In decapod crustaceans, such as prawns and crabs, some important work has been done by Robert Elwood. Hermit crabs, he found, can be induced to leave their shell by electric shock, but are more reluctant to leave a higher-quality shell, or to leave when the odor of a predator was around and the shell was valuable for protection. The crabs trade off competing goals and problems. Elwood thinks that for various of these crustaceans there is reasonable evidence of pain.
People tend to associate crustaceans with insects. Insects are indeed their fellow arthropods, but they might be quite different in these areas. Insects appear to behave normally, to the extent that they physically can, even after quite severe injuries. They don’t groom or protect injured parts of their body, but keep doing whatever they were doing. Crabs and some shrimp, in contrast, will groom injured areas.
In the case of octopuses, a recent paper by Jean Alupay and her colleagues found that individuals who’d had their arms crushed (not too much) in an experiment guarded and tended the injured site for some time. (Her species can also amputate arms at will, and some of them did that.)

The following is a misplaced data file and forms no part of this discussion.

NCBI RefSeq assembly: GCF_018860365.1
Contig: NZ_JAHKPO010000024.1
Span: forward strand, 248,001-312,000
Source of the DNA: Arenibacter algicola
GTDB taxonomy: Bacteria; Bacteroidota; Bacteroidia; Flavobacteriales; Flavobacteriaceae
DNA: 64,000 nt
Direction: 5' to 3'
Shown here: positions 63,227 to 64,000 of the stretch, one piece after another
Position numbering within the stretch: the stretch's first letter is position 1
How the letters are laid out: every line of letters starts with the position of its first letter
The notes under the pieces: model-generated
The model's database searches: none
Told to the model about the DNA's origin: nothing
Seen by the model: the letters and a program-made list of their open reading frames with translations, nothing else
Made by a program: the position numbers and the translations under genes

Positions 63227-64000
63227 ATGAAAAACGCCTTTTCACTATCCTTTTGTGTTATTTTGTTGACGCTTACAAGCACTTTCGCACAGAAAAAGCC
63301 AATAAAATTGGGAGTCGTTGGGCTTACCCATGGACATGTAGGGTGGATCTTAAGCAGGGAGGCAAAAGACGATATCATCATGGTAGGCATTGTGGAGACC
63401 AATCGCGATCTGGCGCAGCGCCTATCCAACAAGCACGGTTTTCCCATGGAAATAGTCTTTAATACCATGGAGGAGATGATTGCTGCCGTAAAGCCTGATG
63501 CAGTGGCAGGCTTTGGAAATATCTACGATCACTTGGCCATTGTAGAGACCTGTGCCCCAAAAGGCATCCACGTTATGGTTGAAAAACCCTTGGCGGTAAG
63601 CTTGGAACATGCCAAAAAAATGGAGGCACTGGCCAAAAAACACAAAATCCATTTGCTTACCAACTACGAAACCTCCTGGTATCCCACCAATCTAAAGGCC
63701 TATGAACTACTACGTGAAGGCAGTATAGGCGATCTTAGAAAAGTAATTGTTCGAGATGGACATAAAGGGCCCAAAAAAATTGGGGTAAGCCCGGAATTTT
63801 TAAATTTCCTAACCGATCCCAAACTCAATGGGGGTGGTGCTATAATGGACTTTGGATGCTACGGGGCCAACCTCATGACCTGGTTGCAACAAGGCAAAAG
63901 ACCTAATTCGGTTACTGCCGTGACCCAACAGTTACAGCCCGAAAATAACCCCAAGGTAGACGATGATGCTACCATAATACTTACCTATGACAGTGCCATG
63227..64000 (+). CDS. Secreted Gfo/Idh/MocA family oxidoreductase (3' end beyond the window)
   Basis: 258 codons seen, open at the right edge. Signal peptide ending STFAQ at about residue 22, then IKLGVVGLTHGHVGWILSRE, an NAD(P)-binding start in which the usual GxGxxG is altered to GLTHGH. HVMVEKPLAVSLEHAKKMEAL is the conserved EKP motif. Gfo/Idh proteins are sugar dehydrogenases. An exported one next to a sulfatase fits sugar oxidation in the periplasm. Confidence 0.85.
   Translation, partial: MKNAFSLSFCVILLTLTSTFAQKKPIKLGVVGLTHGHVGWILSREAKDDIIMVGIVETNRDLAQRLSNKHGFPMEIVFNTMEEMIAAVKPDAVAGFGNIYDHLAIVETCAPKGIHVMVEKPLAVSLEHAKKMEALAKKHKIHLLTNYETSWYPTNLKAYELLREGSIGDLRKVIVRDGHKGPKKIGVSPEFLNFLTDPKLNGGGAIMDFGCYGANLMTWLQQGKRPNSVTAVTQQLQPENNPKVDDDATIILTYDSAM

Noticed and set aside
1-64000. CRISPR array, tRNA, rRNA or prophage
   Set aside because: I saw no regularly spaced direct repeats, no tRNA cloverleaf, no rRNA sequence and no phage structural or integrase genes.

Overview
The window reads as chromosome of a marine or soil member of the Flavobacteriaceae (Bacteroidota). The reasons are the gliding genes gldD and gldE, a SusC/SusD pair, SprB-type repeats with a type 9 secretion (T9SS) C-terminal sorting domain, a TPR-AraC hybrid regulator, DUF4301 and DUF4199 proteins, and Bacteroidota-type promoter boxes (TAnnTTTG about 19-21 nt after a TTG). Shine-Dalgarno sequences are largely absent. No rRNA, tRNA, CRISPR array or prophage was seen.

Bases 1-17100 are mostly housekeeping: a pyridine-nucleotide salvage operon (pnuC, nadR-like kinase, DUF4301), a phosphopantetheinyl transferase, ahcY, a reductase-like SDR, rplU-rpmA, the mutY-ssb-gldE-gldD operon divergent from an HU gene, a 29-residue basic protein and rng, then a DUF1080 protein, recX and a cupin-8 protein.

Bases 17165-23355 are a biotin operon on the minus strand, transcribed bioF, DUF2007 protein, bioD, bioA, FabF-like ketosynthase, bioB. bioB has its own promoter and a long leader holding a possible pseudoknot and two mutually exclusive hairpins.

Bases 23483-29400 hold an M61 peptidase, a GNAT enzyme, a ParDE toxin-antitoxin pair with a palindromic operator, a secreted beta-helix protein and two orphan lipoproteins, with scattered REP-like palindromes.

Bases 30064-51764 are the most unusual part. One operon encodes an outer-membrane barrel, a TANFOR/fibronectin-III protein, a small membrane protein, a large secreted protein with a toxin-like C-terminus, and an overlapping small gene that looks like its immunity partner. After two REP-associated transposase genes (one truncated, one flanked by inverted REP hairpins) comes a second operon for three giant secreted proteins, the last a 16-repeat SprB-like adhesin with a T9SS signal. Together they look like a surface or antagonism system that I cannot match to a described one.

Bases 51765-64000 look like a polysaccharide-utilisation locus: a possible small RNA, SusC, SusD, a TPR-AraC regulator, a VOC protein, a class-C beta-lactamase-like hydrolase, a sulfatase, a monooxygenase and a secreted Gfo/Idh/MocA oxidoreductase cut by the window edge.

This suggests that there might be different forms of subjective experience present in different groups, in ways relevant to welfare questions. In insects, such as bees and crickets, there is complex control of action, sometimes quite complex learning – including learning through reward – but not much sign of pain-like experience.
The most conspicuous arthropods on land are insects and spiders. Not many land arthropods are eaten. In the sea, crustaceans are numerous in the way insects are on land. Some are small and live simple lives. But the literature I’ve covered here suggests that, with respect to the morally significant kinds of subjective experience, marine crustaceans might be quite notable, not similar to insects, and may well have pain-like experiences in some cases. The same may be true of many cephalopods.